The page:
Dinner at Home: Grilled Whole Chicken

Great minds think alike, don’t you agree? My food-writing cohort and friend Nancy Leson spelled out a few days ago–in delicious detail–the steps she (and her husband Mac) uses to turn out perfect whole chicken roasted on the backyard grill. I’d served at home last Saturday night very much the same thing. Minus the Lawry’s Salt (though I do have a bottle on my shelf) and using a brine instead.

As I’ve mentioned in the past, a classic (oven) roasted chicken is a staple in this house, some nights absolutely nothing could taste better. But with heat like we had last week, no turning on the oven in this house. Grill-roasted chicken it was.

chicken and potatoes

Grill-Roasted Chicken and Potatoes

I brined the bird in a very simple mixture of water, salt (about 1/3 cup per quart of water), grated lime zest, crushed garlic cloves and a few dashes of Tabasco (could have used more!). I started the brine with just half the water, warm, stirring with everything else until the salt was dissolved. Then, because I was in a hurry, I added ice, stirring until melted and the brine was cold. In goes the rinsed chicken, then into the fridge for 24 hours. Wonderful mysterious transmogrifications happen in that time. (By the way, possible flavor combos in the brine are endless: herbs, spices, citrus zest, chiles, wine, onion, ginger, you name it.)

Like Nancy, we’re Weber kettle grill folks in this household and also swear by the chimney contraption to perfectly get the coals a braisin’ without using that awful lighter fluid. When the coals were good and ready, I spread them to opposite sides of the grill, in slender piles right up against the side of the grill. I also made a foil pan (triple layer, fold up the edges; or buy a foil pan at the store) to put between the coals. The chicken’s going to drip fat during cooking, this just helps tremendously with clean-up.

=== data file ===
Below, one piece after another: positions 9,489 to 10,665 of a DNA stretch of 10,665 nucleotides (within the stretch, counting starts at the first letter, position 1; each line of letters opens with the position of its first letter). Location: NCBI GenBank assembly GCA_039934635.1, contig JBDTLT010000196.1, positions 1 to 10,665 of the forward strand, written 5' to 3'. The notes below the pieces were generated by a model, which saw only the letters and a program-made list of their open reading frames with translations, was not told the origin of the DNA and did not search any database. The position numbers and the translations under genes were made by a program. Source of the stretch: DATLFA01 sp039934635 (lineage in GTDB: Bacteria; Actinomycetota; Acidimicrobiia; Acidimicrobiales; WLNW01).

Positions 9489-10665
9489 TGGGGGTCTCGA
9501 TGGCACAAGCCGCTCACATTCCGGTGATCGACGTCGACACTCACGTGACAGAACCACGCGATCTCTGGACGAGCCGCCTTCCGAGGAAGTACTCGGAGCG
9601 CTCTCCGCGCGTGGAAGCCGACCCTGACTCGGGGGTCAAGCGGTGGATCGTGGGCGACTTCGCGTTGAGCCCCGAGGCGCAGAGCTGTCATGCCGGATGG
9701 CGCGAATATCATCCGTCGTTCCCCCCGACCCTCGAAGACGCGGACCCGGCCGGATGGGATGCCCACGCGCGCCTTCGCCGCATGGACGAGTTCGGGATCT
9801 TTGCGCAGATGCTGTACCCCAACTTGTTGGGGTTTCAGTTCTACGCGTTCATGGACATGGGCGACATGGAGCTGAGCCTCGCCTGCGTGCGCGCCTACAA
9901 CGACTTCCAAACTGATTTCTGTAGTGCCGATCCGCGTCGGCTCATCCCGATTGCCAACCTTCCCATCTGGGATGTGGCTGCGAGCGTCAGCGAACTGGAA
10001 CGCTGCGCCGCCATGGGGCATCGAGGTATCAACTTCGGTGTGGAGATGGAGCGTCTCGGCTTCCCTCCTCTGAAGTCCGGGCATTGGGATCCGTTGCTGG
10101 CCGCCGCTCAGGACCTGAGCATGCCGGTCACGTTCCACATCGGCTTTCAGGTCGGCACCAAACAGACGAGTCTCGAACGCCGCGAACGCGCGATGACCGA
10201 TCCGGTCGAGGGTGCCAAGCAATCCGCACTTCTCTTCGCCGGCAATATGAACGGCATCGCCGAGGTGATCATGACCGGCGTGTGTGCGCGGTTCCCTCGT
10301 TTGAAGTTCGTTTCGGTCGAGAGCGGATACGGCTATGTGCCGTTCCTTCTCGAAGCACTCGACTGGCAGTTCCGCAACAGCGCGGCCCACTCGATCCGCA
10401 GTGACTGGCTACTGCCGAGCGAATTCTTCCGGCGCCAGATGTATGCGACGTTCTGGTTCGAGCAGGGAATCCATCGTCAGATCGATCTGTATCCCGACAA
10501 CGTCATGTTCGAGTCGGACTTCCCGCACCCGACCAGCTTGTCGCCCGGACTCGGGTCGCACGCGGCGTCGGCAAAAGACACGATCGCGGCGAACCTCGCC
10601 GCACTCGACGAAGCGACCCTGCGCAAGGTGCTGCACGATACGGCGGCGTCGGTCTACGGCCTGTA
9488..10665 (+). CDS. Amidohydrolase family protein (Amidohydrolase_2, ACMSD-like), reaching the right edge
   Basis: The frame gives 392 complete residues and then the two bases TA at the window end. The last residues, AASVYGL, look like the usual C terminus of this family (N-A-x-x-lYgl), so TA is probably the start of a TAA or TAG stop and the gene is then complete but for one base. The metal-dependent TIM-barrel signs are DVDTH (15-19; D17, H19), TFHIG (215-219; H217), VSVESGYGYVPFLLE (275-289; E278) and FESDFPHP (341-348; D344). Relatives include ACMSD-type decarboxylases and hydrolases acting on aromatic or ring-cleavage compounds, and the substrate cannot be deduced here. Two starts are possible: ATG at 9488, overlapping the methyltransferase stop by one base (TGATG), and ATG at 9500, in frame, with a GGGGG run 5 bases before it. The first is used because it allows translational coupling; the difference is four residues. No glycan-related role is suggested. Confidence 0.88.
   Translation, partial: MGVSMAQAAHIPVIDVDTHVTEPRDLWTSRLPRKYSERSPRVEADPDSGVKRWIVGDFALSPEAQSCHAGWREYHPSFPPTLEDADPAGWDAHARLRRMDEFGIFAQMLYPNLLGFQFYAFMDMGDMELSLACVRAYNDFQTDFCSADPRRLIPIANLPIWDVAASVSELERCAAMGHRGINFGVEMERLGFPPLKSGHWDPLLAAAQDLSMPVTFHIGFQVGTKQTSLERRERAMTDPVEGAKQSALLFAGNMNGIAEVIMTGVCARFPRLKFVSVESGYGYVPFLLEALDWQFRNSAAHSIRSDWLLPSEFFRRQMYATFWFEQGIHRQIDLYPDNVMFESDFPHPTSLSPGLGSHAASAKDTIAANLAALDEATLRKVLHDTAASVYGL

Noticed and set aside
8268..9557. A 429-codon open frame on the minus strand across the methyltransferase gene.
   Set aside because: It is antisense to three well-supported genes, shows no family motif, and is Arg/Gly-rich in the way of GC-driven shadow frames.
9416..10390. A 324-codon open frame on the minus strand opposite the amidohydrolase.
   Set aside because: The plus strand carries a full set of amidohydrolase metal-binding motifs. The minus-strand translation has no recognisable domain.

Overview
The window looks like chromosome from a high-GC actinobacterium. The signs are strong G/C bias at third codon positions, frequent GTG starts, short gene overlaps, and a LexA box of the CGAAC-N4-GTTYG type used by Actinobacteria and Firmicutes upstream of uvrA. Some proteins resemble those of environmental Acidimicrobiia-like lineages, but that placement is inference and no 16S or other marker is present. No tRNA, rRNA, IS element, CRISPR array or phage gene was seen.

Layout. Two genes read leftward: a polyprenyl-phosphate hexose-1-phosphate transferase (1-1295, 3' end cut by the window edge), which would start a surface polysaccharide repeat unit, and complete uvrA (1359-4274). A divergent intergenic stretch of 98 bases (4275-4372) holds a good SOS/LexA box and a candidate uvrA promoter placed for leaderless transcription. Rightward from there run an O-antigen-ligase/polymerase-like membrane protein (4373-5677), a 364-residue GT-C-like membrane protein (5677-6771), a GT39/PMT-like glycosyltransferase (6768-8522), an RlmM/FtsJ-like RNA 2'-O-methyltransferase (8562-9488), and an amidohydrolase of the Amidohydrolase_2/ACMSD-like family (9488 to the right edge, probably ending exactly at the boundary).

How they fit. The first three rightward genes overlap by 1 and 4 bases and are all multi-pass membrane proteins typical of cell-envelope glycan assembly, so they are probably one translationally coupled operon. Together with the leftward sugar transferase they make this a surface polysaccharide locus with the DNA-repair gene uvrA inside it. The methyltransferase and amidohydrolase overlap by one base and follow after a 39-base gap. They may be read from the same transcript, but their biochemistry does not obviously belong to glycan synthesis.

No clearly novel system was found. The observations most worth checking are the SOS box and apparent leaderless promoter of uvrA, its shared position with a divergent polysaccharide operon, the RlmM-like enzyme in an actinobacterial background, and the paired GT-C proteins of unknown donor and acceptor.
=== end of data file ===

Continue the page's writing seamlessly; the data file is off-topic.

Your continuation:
After taking the chicken from the brine, pat dry and set it in the center of the grill grate, right above that foil pan. Set the vents each about half-open, cover, and make a gin and tonic. Or open another bottle of Chinook rose. Or both, in succession. I don’t fiddle much with the bird while it roasts. It keeps the leaner breast meat farther away from the heat of the coals and avoids tearing the skin. I did turn onto the breast about halfway through for 15 minutes or so, just to amplify the crispy-brown character of the skin.

One important point is that the coals will likely need some replenishing along the way. And don’t wait too long; consider that a handful of new coals added to the glowing ones will take a good 20 minutes to kick in. Hopefully your grill grate has those little hinged openings; just lift them up and scatter 5-7 coals on top of the existing ones. After that, you deserve another glass of wine.
Dinner is served

Dinner is served

Also on the menu, some grill-roasted potatoes. I cut some Yukon Golds into big wedges, tossed them with a little melted butter, sliced garlic and salt and wrapped in a couple layers of foil. They went on the fire after about 45 minutes; also in the center, if possible, away from direct heat.

The menu was rounded out with a simple tomato salad, tossed with regular chives and garlic chives from the garden, in a simple vinaigrette. And red chard that I quickly sauteed with garlic. A colorful, delicious, aromatic, relaxing meal to have out back on the cool patio on one of Seattle’s longest and hottest days.
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Filed under Food and Drink, seasonal eats

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